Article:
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Electric vehicle uptake exceeds expectations

The global share of electric cars in new deliveries surpassed expectations in 2021. Governments and corporates also made regulatory and strategic progress.

Keeping up production remains a challenge and high raw material prices cloud the outlook. But the share of electric cars is expected to increase in 2022 and strong orders signal more progress in 2023.

Global uptake of EVs beats expectations

The global uptake of electric vehicles (EVs) (battery electric vehicles BEV + plug-in hybrid electric vehicles PHEV) is ahead of earlier expectations. The global share in new registrations hit 9% in 2021 (6.6 million) against earlier expectations of 6% (BNEF). The global figure was supported by an acceleration in Europe (with a 19% share) and China (14% share). The US lags in the electrification of new cars (total EV share was just 4.5% in 2021), but times are changing here. Ford – for instance – received 200,000 reservations for the new all-electric F150 light truck in a few months' time. With production kicking off, this will add to the EV share.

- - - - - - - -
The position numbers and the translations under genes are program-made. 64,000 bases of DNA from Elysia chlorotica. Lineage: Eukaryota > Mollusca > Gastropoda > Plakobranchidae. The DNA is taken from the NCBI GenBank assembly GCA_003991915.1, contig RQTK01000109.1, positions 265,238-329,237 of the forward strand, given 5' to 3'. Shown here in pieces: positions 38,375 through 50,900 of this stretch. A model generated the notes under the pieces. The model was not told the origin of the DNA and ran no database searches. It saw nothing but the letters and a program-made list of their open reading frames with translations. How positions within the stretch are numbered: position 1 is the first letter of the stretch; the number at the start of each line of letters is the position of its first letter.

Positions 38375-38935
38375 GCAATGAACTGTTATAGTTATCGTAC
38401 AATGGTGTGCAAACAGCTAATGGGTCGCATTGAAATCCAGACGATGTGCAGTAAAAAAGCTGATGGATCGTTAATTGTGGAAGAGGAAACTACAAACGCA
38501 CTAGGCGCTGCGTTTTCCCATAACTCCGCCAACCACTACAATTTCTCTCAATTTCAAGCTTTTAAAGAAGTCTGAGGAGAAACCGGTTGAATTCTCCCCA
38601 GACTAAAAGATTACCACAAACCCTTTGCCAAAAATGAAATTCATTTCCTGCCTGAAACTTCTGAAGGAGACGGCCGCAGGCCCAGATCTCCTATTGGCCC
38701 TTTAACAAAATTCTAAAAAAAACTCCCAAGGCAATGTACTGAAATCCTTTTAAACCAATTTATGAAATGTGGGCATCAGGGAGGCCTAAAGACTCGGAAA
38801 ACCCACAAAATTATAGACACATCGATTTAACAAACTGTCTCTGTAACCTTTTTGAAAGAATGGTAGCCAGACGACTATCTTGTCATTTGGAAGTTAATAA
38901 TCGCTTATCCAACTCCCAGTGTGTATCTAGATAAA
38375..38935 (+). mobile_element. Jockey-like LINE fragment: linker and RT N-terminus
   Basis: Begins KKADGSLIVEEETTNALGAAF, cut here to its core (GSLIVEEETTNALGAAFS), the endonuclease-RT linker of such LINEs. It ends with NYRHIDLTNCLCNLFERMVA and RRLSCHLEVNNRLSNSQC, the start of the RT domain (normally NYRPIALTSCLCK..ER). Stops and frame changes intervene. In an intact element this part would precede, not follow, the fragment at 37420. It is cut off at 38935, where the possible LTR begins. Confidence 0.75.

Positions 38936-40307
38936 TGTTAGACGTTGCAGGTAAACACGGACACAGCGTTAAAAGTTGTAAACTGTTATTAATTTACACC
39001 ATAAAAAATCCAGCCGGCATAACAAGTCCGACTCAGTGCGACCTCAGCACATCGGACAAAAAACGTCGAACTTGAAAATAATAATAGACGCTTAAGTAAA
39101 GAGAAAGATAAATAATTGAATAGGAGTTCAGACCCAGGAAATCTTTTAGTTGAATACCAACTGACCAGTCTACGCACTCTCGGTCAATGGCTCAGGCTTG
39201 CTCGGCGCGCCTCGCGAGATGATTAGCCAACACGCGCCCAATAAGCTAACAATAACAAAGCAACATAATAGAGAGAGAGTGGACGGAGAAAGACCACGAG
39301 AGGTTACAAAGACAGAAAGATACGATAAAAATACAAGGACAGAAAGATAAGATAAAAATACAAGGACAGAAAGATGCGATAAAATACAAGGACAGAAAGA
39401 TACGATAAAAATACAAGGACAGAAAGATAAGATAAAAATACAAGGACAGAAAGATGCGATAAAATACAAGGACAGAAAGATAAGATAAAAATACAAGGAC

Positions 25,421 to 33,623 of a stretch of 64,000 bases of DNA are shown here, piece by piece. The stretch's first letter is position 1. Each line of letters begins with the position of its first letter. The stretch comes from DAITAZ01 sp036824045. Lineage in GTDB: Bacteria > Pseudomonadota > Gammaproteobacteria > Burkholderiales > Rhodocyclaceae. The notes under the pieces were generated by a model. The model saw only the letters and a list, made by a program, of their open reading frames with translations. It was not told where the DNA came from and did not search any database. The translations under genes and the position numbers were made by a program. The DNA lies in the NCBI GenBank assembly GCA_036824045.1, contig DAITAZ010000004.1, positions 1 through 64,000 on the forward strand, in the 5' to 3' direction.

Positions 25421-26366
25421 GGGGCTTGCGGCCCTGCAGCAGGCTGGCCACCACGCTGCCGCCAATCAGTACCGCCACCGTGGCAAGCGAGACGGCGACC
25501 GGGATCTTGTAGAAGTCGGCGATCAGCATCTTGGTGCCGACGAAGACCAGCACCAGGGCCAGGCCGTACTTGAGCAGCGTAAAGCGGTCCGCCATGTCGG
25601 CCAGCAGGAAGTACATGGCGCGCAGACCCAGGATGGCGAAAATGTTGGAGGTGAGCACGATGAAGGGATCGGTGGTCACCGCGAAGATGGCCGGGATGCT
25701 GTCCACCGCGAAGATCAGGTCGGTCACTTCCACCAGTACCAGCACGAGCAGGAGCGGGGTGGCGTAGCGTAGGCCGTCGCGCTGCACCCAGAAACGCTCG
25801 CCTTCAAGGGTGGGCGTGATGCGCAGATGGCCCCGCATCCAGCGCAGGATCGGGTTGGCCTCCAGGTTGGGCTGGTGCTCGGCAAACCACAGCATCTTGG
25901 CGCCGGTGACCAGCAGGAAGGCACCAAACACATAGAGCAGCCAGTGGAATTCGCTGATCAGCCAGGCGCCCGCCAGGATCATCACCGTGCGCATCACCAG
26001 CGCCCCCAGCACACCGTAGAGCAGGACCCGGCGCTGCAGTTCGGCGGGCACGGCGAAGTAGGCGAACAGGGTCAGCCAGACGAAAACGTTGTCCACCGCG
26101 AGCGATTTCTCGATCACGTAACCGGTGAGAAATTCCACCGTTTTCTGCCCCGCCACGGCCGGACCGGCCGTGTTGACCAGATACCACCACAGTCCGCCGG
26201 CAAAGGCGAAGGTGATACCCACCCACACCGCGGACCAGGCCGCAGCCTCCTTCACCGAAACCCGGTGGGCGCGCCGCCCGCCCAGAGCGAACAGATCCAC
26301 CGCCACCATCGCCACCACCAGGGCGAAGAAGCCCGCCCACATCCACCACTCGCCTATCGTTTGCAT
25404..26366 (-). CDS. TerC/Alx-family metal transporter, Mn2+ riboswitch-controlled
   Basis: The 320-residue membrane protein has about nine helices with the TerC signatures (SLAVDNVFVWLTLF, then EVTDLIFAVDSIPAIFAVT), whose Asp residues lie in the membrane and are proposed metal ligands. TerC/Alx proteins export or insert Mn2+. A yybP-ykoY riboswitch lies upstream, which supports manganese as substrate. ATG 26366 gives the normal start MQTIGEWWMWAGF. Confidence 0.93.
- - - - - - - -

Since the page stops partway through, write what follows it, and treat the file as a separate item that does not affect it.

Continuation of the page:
Largest European car markets gear up, lifting the continent

Looking at the breakdown of the EV share in Europe's new registrations over 2021, both fully electric vehicles (10%) and plug-in hybrids (9%) continued to rise, helped by new models entering the market. Within Europe, the largest car markets of Germany (14%), the UK (12%) and France (10%) have seen double-digit growth in BEV sales. A doubling of the fully electric share in Germany, the largest European car market, has pushed up the European average. A large car market which is still notably behind is Italy, at just 5% in 2021.   

Production constraints limit potential in 2022  

The total production of new cars has been significantly hampered by semiconductor shortages over the past year. These shortages are not over yet and several European production sites including those of VW and BMW have faced new hiccups in supply chains due to interruptions at Ukrainian wire harnasses suppliers. Delays from lockdowns in China might trickle down as well later on this year. This means underproduction will remain throughout this year. 

EVs require more chips but car makers also prioritise production

Full electric vehicles, which have more complex digital designs, require some 2,000 chips on average, roughly double the amount needed for conventional cars. Mature chips, which are still used in electric cars, have been in short supply as most of the capacity expansion has been focused on high-end chips. These supply issues have led car manufacturers to prioritise the types of cars they produce. But manufacturers are still trying to increase production of chip-consuming EVs (including E-SUVs) in order to keep up with competitors in the green transition and to comply with European CO2-reduction targets in average production

Read full article on ING Think